Alvin Gentry couldn’t have given James Harden much higher praise Sunday night, and that was before one of the league’s top-two MVP candidates helped his squad throw an early knockout punch against the over-matched Pelicans.
“He takes advantage of every rule, and that’s a real positive to me. That’s not a negative, for someone to understand the game enough that they can do that,” said Gentry after the Pelicans’ 113-90 blowout loss to the Rockets. “I think he’s the best offensive player out there, and I can’t think of one, really, over the course of their career that’s been better than he’s been, from the standpoint of being able to put up the kind of numbers he’s done, and do it efficiently.”
When set next to his 118 points over his past two games — including tying his career-high of 61 on Friday night in a 111-105 victory over the Spurs — Harden’s 28 points Sunday night aren’t exactly eye-popping. But for a team who’s won 14 of its past 16 and is hunting down a top-two playoff seed with eight games to go, Harden recognized exactly what Houston (47-27) needed against a foe tinkering with different youthful lineups and looking toward the future.
Harden finished 10-of-19 shooting – 6-of-12 from beyond the arc. But he and former Pelicans guard Eric Gordon, who finished with 18 points, all from 6-of-11 shooting from deep, did the majority of their damage early to put the game out of hand.
With the Pelicans (31-44) hanging tight early, trailing 15-13 with just over three minutes left in the first quarter, the Rockets went through a two-minute tear where they suddenly couldn’t miss. Gordon’s trio of 3-pointers, along with one apiece from Harden and Daniel House Jr., over a 2:09 stretch pushed the deficit to 30-17, a double-digit mark the Pelicans would never recover from.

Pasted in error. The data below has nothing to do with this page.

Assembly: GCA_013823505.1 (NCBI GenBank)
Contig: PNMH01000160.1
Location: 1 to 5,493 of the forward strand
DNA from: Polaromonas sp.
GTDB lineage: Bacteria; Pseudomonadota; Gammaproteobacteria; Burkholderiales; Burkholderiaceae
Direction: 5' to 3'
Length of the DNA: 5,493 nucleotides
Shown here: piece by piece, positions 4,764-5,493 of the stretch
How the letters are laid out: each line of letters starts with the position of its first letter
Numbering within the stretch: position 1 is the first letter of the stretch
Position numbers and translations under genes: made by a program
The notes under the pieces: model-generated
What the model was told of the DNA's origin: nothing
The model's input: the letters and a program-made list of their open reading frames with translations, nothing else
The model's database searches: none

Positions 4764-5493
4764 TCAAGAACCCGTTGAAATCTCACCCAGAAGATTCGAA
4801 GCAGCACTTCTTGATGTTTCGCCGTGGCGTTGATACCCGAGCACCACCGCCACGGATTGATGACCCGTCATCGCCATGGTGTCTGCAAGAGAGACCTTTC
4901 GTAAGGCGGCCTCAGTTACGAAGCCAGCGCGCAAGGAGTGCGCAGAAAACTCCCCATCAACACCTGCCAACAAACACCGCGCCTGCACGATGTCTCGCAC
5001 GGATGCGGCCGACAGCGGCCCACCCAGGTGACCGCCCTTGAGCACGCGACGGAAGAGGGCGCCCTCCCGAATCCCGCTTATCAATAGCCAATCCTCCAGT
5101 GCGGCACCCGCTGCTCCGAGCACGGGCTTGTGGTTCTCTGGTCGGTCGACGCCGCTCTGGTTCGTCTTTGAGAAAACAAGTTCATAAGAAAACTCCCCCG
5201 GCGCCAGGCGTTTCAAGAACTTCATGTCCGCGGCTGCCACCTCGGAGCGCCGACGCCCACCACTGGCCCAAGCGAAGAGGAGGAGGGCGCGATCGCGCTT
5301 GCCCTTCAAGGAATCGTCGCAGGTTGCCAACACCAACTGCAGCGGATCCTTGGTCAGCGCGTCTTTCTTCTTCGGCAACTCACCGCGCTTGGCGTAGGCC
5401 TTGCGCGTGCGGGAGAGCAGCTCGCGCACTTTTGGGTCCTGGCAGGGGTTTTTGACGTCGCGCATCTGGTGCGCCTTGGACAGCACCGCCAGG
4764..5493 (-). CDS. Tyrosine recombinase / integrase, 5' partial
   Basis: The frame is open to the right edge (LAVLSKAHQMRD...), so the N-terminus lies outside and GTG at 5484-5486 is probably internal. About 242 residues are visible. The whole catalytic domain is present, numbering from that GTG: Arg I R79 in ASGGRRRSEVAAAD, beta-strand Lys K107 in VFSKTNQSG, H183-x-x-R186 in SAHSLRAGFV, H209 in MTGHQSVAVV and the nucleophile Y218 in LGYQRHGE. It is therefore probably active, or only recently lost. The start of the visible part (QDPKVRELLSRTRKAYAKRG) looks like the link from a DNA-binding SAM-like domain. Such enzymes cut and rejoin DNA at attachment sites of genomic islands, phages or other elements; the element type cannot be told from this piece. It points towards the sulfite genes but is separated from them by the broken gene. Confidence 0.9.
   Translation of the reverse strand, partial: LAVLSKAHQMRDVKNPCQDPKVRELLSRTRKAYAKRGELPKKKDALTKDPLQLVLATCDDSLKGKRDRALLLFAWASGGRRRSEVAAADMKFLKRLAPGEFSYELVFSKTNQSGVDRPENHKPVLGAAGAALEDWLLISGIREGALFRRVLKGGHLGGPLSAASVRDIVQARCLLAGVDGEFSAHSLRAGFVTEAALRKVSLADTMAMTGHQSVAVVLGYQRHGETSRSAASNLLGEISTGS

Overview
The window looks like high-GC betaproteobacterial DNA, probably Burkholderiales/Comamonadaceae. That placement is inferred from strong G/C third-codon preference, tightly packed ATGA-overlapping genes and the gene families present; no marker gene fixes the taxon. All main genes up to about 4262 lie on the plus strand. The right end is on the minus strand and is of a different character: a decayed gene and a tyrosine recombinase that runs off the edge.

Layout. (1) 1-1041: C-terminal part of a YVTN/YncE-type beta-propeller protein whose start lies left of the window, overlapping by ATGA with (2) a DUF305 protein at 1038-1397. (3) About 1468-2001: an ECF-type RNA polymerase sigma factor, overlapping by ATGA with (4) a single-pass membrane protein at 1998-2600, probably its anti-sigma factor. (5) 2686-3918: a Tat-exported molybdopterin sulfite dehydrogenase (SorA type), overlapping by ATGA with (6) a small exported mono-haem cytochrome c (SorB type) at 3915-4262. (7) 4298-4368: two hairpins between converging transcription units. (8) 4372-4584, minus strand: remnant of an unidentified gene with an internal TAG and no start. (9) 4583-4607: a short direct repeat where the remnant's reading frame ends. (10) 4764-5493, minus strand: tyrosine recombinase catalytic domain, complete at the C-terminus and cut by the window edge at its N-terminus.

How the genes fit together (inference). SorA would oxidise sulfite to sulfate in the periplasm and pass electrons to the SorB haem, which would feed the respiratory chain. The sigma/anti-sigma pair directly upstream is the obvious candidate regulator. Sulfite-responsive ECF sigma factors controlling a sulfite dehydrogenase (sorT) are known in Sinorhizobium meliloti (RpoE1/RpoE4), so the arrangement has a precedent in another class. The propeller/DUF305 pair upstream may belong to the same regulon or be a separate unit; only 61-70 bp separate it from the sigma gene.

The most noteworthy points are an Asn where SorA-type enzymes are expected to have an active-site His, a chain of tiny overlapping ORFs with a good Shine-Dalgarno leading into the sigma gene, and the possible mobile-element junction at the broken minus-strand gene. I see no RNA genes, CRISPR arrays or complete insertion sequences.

Gordon and Harden combined for 24 points in the game’s first 12 minutes, including a 6-for-10 mark from beyond the arc.
Coming out of the post-first-quarter huddle, Gordon picked up right where he left off, knocking down another trey to push the spread to 17, leaving little doubt in the game’s outcome from there, especially with the help from New Orleans’ nine first-half turnovers that allowed Houston’s lead to grow to as many as 23 points before settling at 63-44 at halftime.
The Rockets finished 21 for 49 from beyond the arc, while the Pelicans struggled from deep at 7 of 28, something Gentry said explained the game’s disparity in a single stat.
“You’ve gotta be able to score against this team, and we didn’t shoot it at the percentage to stay in the game,” he said. “And then we added turnovers, and one thing you can’t do is turn the ball over against this team, cause it’s as tough as it is to guard Harden.”
The team’s lone bright spot came in another strong performance from rookie guard Frank Jackson, who dished in a team-high 19 points while totaling a career-high six assists. He’s now averaging 17.4 points per game over his past eight contests.
Julius Randle followed with 15 points, and Stanley Johnson added 13 off the bench on an efficient 6-for-8 shooting night from the field.
“(These games) are hard any time in a situation like this, but for us, there’s a bigger picture,” Gentry said. “And so at some stage, I don’t really care what the score is. It’s about doing the right thing and executing the things we’re trying to have them do out there or being in the right position on defense.”